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About Skunks: Biology Information

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The skunk is also known as Polecat. There are 11 known species of skunk and most of them live on the American continent. Skunks are able to transfer rabies, a lethal brain infection to humans and other mammals by biting, but this is not so common.



Physical Appearance

The skunk measures an average 40 – 70cm in height and weighs pretty much the same as a household cat. Skunks are black and white in color but there are some variants and they all have stripes. It has a bushy tail that is marked with black and white rings.

Behavior

Skunks generally have poor vision and can barely see objects that are more than 3meters away. This predisposes them to high mortality on roads as they do not see approaching vehicles until too late. They however possess excellent senses of smell and hearing.

They are most popularly known for their defensive reaction of releasing a foul, strong smelling secretion from its rear end when threatened. The offensive smell of this secretion is effective in discouraging would-be attackers as it persists for days if sprayed on anything within a 10-foot distance. The spray can also cause irritation and temporary blindness. Its major predators are coyotes, bobcats, and owls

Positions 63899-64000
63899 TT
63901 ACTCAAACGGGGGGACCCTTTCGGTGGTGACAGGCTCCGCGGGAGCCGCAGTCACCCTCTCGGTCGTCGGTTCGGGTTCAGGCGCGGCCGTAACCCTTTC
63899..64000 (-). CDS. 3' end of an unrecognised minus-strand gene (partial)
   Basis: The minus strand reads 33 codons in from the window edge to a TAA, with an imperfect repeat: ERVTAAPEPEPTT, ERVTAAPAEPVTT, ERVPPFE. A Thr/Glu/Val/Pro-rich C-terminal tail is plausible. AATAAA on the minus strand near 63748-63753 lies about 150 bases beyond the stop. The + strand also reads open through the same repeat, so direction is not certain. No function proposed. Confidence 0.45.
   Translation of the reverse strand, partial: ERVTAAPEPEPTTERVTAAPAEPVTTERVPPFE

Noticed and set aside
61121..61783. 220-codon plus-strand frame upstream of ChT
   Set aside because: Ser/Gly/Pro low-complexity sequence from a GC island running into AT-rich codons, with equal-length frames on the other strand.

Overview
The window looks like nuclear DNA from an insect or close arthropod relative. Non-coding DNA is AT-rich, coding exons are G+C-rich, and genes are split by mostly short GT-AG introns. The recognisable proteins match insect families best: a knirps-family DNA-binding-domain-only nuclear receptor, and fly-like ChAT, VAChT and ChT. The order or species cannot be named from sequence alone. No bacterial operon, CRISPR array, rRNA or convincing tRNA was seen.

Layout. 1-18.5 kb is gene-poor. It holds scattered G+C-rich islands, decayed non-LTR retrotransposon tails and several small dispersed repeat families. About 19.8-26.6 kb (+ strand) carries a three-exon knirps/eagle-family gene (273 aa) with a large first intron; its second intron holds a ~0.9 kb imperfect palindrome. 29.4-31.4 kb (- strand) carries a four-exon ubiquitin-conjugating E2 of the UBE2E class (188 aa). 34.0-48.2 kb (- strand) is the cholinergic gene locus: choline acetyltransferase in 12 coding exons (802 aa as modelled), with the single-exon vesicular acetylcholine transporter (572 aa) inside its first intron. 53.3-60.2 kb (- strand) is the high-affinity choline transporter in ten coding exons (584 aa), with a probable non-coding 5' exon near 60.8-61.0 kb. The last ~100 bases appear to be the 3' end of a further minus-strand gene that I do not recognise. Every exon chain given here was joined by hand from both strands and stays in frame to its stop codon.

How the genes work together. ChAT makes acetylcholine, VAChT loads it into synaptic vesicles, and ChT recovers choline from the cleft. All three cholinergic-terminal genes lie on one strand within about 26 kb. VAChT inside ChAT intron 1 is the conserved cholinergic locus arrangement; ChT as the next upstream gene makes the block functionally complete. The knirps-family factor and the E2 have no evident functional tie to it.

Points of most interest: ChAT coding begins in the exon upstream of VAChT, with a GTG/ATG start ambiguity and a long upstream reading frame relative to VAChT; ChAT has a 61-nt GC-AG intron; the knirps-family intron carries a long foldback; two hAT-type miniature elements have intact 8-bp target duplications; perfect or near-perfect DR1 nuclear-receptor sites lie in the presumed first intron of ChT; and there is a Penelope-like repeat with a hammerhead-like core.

Feeding

Skunks are omnivores and opportunistic feeders. Common animal foods include worms, rodents, and even small reptiles like lizards, salamanders, frogs, snakes. They often hunt insects and insect larvae, poultry, eggs and small mammals. They are also known to attack beehives to eat honeybees as their thick fur protects them from stings.

As for plants, they often feed on garden vegetables and fruits, berries, grasses, and roots. They often dig small holes in the soil looking for insect larvae.

In urban and suburban areas, skunks forage and eat from household garbage cans and leftover pet food. Less commonly, they are scavengers, feeding on the carcass of birds and rodents killed by cats or other animals.

Reproduction

The male skunk is called a buck, female – doe, and baby – kit. The birth of 2 to 10 kits usually takes place in May, 7 to 10 weeks after mating takes place. The female skunk would dig out a birth burrow to have her babies in. The kits are born blind and without any teeth, they are also unable to use their defensive spray at first. These features usually develop over a few weeks and the babies stay with their mother for about a year. The mother is protective of her babies and sprays at any perceived sign of danger

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Read more skunk information here:
Should I feed a baby skunk I found?
What should I do if I find an orphaned baby skunk?
What should I do if I find a nest of baby skunks?
Do Baby Or Juvenile Skunks Spray?
What is the best bait to trap a skunk?
Is it Safe to Handle a Skunk with Bare Hands?
Do Skunks Burrow Underground?
Do Skunks Attack Chickens?
Is a skunk that is active during the day time rabid?
How to find and remove a dead skunk
What is a skunk's natural diet?
Why do skunks dig?
What equipment is needed to trap a skunk?
Is skunk feces dangerous to touch or breathe?
Do Skunks Fight Each Other?
How to use one-way exclusion funnels to remove skunks
How to keep skunks out of my garage
How to keep skunks out of my garbage cans
Where do skunks live?
What are some humane ways to kill a skunk in a trap?
What if a skunk got inside my house?
Will the city or county animal services help with a skunk issue?
What is a skunk's mating habits?
Do Skunks Come Out During The Day?
Will a pest control company help to remove skunks?

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